Youth leaders at UN demand bold climate change action

More than 700 mostly young activists attended the first of its kind Youth Climate Summit, according to Luis Alfonso de Alba, the U.N. special climate summit envoy.

Published: 22nd September 2019 01:17 AM  |   Last Updated: 22nd September 2019 01:17 AM   |  A+A-

Swedish environmental activist Greta Thunberg, center, speaks to guests next to U.N. Secretary-General Antonio Guterres, center left, during the Youth Climate Summit at United Nations headquarters, Saturday, Sept. 21, 2019.

Swedish environmental activist Greta Thunberg, center, speaks to guests next to U.N. Secretary-General Antonio Guterres, center left, during the Youth Climate Summit at United Nations headquarters, Saturday, Sept. 21, 2019. (Photo | AP)

By IANS

UNITED NATIONS: Fresh off the climate strike that took hundreds of thousands of young people out of classrooms and into the streets globally, youth leaders gathered at the United Nations Saturday to demand radical moves to fight climate change.

"We showed that we are united and that we, young people, are unstoppable," Swedish 16-year-old activist Greta Thunberg, who started the climate strike movement with her lone protest in front of her country's parliament about a year and a half ago.

More than 700 mostly young activists attended the first of its kind Youth Climate Summit, according to Luis Alfonso de Alba, the U.N. special climate summit envoy.

Friday's strike across six continents and Saturday's youth conference presage a full-on climate conference next week at the U.N. General Assembly, which has placed the issue of climate change at front and center as world leaders gather for the annual meeting.

Activists at Saturday's gathering demanded money for a fund to help poorer nations adapt to a warming world and provide greener energy. They also insisted that the world should wean itself quickly from coal, oil and gas that cause climate change.

"Stop the criminal contaminant behavior of big corporations," said Argentine climate activist Bruno Rodriguez. "Enough is enough. We don't want fossil fuels anymore."

Jayathma Wickramanayake, the U.N. Secretary-General's youth envoy, called climate change "the defining issue of our time. Millions of young people all over the world are already being affected by it."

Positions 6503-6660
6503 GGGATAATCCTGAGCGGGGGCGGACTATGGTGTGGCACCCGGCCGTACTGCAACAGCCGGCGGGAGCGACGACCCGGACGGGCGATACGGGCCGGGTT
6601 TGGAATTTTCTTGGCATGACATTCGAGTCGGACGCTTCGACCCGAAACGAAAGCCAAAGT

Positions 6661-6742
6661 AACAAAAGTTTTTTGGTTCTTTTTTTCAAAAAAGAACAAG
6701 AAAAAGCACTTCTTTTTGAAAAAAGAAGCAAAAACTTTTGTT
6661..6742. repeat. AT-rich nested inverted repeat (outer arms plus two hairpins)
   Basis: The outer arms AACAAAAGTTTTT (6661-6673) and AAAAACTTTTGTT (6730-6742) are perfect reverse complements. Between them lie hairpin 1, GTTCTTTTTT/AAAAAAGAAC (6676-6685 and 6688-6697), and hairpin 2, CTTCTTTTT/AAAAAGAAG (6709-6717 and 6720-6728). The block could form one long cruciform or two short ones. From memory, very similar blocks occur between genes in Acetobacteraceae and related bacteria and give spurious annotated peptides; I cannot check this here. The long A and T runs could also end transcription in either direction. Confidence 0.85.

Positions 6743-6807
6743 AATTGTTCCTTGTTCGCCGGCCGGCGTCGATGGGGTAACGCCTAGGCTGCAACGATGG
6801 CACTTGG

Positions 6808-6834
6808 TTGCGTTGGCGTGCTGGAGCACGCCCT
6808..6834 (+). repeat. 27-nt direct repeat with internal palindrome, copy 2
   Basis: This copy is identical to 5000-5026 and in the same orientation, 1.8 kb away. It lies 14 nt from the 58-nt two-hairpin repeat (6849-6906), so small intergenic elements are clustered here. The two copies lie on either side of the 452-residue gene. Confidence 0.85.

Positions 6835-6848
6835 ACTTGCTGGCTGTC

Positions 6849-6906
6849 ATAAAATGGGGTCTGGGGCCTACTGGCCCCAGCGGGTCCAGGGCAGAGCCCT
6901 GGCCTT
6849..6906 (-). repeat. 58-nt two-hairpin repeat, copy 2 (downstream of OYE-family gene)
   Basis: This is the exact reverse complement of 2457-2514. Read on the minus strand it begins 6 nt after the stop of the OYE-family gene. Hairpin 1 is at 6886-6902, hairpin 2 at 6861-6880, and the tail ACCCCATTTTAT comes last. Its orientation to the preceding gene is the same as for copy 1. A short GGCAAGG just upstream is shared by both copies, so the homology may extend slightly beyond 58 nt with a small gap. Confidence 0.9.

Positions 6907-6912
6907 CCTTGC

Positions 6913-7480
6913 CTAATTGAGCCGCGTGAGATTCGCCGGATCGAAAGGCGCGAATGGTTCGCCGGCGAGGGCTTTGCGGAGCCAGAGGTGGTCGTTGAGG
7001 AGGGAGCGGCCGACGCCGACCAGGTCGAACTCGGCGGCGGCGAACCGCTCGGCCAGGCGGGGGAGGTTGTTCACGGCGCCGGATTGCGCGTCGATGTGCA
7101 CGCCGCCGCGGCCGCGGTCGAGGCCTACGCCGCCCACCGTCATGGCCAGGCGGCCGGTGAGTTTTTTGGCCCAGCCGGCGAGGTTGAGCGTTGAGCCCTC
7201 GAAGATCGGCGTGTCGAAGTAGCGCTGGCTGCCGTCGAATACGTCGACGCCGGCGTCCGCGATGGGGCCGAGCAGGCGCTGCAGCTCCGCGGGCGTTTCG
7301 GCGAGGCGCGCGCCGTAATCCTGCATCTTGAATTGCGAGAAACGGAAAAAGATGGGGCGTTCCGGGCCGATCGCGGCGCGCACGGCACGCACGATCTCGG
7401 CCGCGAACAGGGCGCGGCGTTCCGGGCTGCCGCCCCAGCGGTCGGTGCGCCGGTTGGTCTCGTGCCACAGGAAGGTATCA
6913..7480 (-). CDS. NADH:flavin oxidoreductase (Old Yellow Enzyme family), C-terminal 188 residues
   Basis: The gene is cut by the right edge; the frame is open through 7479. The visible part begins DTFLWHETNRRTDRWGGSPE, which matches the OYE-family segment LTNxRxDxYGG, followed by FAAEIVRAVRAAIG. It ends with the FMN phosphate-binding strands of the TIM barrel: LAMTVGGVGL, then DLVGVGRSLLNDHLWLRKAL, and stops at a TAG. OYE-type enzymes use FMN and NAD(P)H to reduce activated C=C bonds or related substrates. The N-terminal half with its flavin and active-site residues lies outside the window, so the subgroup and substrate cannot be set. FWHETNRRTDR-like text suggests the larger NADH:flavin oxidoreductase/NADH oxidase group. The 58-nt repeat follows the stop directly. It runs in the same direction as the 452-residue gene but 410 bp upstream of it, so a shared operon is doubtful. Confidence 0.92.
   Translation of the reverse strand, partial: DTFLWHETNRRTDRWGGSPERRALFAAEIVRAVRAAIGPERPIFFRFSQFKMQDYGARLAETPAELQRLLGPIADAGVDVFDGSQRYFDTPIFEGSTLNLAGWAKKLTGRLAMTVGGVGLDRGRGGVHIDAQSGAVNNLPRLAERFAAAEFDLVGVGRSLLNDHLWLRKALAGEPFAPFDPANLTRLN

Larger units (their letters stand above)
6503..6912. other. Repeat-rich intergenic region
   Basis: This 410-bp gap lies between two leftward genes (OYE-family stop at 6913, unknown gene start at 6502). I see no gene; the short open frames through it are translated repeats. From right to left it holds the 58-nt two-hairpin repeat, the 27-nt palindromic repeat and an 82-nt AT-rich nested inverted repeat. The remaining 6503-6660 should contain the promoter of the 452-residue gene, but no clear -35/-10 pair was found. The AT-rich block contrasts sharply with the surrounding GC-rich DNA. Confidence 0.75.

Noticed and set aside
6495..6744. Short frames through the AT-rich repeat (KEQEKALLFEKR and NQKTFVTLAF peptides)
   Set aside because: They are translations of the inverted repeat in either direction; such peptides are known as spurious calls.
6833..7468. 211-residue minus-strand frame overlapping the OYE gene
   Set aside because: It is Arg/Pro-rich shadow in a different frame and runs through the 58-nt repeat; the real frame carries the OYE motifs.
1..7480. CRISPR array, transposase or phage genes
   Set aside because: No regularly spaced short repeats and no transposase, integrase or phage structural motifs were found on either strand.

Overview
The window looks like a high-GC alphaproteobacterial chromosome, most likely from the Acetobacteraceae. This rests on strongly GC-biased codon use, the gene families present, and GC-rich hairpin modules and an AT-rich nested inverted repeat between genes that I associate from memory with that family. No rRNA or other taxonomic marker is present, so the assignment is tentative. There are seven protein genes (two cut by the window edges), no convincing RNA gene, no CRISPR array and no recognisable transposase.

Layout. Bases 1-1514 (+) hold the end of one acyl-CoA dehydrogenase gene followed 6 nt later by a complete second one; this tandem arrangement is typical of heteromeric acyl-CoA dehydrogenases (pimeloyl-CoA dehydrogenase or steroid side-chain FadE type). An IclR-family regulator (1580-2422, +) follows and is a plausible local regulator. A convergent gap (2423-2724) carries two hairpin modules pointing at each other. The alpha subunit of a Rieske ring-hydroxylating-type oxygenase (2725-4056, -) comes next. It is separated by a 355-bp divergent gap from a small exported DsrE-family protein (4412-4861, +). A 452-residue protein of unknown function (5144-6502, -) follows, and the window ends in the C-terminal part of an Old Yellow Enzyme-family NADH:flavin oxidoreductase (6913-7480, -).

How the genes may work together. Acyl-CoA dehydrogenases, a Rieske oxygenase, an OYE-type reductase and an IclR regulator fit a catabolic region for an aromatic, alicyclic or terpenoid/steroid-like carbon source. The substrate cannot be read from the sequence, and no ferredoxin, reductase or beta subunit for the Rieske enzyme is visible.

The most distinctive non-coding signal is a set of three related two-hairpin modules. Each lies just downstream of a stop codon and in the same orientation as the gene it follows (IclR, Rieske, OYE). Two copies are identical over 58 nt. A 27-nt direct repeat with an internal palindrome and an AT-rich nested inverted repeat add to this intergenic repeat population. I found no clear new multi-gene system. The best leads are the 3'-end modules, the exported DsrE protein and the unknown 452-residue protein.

During Thunberg's short lifetime, for example, the Earth has already warmed 0.6 degrees Fahrenheit (0.34 degrees Celsiuis).

ALSO READ: Germany commits 100 billion euros for climate as protests heat up

Fiji climate activist Komal Karishma Kumar said global warming is not just taking a toll on the planet but on her generation, especially people from vulnerable places like her Pacific island nation.

"Young people from different parts of the world are living in constant fear and climate anxiety, fearing the future, the uncertainty of a healthy life or a life for their children at all," Kumar said.

She added: "I do not want our future generations to submerge with our sinking islands."

After listening to Thunberg and other youth climate activists, a tie-less Secretary-General Antonio Guterres credited young people with transforming him from a pessimist to an optimist in the fight against global warming.

Guterres said he sees "a change in momentum" going into Monday's Climate Action Summit taking place ahead of the U.N. General Assembly gathering of world leaders that starts Tuesday, telling the youths "you have started this movement."

"I encourage you to keep your initiative. Keep your mobilization and more and more to hold my generation accountable," Guterres said. "My generation has largely failed until now to preserve both justice in the world and to preserve the planet."

Kumar told Guterres that "we will hold you accountable and if you do not, remember we will mobilize to vote you out."

The youth activists brainstormed about what they could do to change the trajectory of an ever-warming planet and how they can help the world adapt to climate's changes. There was talk of hashtags, entrepreneurial ideas and climate art and poetry.

"Be that hummingbird that puts out the forest fire by fetching water with its small beak as all the other animals, including the elephant, told her it was impossible," said Kenyan activist Wanjuhi Njroge.

Stay up to date on all the latest World news with The New Indian Express App. Download now
(Get the news that matters from New Indian Express on WhatsApp. Click this link and hit 'Click to Subscribe'. Follow the instructions after that.)

Comments

Disclaimer : We respect your thoughts and views! But we need to be judicious while moderating your comments. All the comments will be moderated by the newindianexpress.com editorial. Abstain from posting comments that are obscene, defamatory or inflammatory, and do not indulge in personal attacks. Try to avoid outside hyperlinks inside the comment. Help us delete comments that do not follow these guidelines.

The views expressed in comments published on newindianexpress.com are those of the comment writers alone. They do not represent the views or opinions of newindianexpress.com or its staff, nor do they represent the views or opinions of The New Indian Express Group, or any entity of, or affiliated with, The New Indian Express Group. newindianexpress.com reserves the right to take any or all comments down at any time.

flipboard facebook twitter whatsapp